The scene is Starbucks.

There is a green tea latte for "Pussy". A mocha for "Dong". And "Madonna's" caramel macchiato is ready. Do baristas ever get names right, you may be thinking. Yes. This is Starbucks in Beijing.

Many China mainlanders select English names as it makes life easier when dealing with foreigners. But lack of familiarity with Western culture means some Chinese choose oddly. So much so that guidance has been published, via state TV channel CCTV.

First, it cautions against old-fashioned names from period TV shows. Is a girl from Guangzhou ever really a believable Mildred? Then there are names that are "fancy" or "conservative". Such as Catherine. Or Elizabeth. An aristo no-no for the People's Republic?

The warnings then turn to famous names. Nothing too obvious. Harry from Harry Potter is okay. But other characters? Well, I've personally never met a Dumbledore but the advice specifies being a Dumbledore is a Dumbledon't, so you've got to assume there are some out there. At least until they read these tips and dumb down to something less adorned.

It also steers citizens away from names based on religion or mythology. Like Vampire. Not, they say, a good name to make your resume stand out to an overseas firm. (Though, putting on a recruiter's hat, you'd be fairly impressed by the potential for working late into the night).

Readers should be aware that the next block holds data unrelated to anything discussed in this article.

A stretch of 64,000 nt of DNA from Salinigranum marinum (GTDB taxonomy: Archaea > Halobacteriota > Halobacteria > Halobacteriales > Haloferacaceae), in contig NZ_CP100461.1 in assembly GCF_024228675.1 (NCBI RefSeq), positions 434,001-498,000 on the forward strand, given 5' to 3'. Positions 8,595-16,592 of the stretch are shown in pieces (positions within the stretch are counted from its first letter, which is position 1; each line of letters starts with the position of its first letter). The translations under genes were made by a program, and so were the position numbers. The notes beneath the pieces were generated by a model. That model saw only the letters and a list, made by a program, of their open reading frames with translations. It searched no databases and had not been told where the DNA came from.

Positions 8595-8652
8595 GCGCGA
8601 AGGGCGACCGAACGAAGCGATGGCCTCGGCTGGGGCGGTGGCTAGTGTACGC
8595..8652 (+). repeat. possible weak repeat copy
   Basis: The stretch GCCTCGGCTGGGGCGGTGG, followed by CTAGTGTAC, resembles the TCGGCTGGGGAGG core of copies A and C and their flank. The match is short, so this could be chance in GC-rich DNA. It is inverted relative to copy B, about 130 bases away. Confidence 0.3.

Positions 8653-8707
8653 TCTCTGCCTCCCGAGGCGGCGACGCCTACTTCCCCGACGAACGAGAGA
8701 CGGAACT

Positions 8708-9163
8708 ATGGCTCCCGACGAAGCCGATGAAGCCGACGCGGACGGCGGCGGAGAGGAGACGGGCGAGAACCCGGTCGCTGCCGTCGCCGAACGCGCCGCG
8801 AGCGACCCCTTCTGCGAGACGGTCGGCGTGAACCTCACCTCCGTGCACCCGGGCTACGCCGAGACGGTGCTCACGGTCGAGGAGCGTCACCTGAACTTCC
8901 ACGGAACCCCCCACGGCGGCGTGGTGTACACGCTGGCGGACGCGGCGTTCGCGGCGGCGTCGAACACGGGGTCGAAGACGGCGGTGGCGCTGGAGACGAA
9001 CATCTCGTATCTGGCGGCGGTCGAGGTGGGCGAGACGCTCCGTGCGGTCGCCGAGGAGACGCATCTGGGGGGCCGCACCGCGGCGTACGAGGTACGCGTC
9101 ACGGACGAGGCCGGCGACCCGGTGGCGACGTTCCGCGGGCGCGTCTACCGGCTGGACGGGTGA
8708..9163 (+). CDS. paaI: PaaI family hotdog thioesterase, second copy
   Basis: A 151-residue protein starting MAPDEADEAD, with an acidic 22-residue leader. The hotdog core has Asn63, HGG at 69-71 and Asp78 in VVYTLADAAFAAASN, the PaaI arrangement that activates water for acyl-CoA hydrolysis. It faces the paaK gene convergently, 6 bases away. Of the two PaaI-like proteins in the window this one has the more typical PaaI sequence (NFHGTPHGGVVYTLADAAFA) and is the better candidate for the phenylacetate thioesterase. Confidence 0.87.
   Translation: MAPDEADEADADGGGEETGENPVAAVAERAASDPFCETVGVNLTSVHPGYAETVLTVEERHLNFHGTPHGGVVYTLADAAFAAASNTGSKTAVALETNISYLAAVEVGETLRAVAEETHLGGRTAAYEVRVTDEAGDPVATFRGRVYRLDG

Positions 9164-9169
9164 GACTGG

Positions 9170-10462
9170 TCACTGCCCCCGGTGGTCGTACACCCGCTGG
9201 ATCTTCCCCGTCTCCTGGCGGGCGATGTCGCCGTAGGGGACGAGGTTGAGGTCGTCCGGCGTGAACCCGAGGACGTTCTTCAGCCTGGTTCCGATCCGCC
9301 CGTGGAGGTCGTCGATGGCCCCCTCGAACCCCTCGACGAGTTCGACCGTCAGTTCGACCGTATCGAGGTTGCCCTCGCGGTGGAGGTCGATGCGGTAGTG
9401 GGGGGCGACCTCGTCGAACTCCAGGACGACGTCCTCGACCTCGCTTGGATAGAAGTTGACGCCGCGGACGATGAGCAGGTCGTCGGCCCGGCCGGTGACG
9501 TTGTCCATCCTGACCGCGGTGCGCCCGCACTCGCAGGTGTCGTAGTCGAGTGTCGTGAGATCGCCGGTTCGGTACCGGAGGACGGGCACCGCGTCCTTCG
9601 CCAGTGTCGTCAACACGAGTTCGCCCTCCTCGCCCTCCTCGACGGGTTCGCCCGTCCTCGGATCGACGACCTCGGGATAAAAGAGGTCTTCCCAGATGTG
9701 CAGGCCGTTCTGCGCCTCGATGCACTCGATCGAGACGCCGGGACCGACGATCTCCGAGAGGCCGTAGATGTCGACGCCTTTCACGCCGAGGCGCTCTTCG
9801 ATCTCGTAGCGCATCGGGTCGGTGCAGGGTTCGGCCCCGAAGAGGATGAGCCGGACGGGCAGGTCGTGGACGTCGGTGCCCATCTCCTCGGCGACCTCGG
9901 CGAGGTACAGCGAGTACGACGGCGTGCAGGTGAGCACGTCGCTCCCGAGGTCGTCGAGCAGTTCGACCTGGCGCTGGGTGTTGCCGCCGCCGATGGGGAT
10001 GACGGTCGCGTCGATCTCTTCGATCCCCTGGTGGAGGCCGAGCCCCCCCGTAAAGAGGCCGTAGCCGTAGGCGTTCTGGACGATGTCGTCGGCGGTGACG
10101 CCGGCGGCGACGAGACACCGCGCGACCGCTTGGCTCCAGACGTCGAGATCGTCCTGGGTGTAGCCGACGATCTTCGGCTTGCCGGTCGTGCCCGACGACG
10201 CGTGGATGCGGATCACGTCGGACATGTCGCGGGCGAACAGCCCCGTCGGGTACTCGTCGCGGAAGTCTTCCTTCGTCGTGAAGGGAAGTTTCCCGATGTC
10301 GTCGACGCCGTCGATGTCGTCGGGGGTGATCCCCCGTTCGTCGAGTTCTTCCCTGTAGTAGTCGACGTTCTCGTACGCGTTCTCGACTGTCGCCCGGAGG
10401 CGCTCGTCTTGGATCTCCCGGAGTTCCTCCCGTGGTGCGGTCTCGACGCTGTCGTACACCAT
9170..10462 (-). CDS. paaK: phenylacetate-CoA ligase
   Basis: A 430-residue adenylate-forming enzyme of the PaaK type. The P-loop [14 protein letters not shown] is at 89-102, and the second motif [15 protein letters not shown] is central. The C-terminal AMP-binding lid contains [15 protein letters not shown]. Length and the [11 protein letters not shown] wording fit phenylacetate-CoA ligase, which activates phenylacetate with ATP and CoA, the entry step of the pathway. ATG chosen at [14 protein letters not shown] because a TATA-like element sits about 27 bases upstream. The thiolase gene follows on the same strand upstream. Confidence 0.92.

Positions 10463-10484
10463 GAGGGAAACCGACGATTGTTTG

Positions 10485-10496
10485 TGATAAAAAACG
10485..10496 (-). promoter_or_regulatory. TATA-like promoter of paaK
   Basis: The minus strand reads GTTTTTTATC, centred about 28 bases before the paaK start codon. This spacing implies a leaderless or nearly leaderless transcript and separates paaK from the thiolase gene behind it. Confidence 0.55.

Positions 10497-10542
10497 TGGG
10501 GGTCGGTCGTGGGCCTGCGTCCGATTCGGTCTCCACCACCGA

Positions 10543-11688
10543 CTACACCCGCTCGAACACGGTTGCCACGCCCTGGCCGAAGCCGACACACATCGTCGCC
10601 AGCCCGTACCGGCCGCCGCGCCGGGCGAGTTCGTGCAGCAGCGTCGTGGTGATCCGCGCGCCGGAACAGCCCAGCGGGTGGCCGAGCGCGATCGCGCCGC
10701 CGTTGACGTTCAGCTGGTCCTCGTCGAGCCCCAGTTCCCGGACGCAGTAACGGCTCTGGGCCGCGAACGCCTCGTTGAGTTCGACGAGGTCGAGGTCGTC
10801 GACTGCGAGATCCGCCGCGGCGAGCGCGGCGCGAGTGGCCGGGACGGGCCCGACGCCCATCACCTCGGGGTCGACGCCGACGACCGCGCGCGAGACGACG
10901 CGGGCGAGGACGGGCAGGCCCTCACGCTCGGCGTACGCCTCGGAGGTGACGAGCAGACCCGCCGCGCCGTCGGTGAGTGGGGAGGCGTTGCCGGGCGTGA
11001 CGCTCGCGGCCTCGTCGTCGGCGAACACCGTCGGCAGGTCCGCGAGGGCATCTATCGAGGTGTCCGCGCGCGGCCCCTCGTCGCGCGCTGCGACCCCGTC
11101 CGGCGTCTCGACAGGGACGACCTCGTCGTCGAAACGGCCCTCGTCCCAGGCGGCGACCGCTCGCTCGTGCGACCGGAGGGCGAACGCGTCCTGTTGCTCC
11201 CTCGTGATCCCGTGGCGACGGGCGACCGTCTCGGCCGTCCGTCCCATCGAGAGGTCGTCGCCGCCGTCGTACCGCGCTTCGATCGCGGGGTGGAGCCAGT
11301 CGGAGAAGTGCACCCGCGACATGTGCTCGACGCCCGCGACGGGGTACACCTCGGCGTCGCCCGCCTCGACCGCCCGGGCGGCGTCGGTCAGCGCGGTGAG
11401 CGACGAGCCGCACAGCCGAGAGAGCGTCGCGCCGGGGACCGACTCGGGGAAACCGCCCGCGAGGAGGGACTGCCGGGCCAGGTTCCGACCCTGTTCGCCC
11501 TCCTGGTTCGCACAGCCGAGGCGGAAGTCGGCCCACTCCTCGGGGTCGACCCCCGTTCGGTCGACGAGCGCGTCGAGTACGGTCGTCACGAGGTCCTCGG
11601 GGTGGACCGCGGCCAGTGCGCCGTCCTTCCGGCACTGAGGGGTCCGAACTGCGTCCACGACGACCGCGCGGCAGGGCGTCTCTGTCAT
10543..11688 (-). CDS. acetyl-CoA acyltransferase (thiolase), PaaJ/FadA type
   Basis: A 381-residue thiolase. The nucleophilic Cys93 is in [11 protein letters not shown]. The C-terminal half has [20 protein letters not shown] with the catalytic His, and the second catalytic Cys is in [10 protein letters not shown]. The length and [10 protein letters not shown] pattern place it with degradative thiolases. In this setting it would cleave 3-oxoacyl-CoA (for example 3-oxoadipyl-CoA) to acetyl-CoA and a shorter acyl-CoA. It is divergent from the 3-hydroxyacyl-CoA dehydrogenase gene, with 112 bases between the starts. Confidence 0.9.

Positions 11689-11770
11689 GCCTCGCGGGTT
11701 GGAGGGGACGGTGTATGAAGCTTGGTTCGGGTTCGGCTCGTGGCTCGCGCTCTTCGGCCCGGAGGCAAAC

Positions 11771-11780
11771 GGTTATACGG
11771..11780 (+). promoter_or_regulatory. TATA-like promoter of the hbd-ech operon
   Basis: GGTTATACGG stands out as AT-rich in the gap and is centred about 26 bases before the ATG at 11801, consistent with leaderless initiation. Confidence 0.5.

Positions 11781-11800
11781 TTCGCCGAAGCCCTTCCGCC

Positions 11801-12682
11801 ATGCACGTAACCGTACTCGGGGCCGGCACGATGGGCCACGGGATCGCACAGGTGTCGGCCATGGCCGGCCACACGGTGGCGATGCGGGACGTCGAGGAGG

Certainly, this issue did make for awkward moments on the mainland. One of my gym instructors in Beijing introduced himself as Merlin, and ignored hints as muscular as his torso that this TV character name was not a proper English choice.

Then there was my hairdresser, who said: "Call me Dick".

"Do I have to?" I replied.

We then had me practise his Chinese name, which sounded like a sneeze. Ai Chu or similar. I never sneezed to his satisfaction and for two years I made appointments with Dick.

But there is also an element of enjoyable riddle-solving. One colleague said her English name was Ariel. Had she just watched the 80s film Footloose, or was she a fan of the in-house magazine at the BBC? My boss was called Flora. A margarine fan? Or comrade and Jacobite?

This week - stick with me - Xiaomi, the successful smartphone maker in China, announced an expansion to internet TV content.

Whereupon I saw an opportunity to smuggle in some Scottish culture. Export our Fionas and Callums and Islas. Don't have an English name, have a Scottish name. Be different, but don't be Dumbledore.

Xiaomi, you see, are renowned for cut-price phone hardware, so budget content is inevitable. To fill up schedules, how about River City? Sold and dubbed into Mandarin. This might encourage newly nameless Vampires or Dumbledores to try life as Aileen or Sandra or Malcolm.

Throw in some BBC Scotland back catalogue and we could have a few Hamishes and Macbeths here.

When I meet a Torquil, not only will my work be done, but the Chinese national answering to these syllables may feel as comfortable as with their given Mandarin name. It's equally hard to say.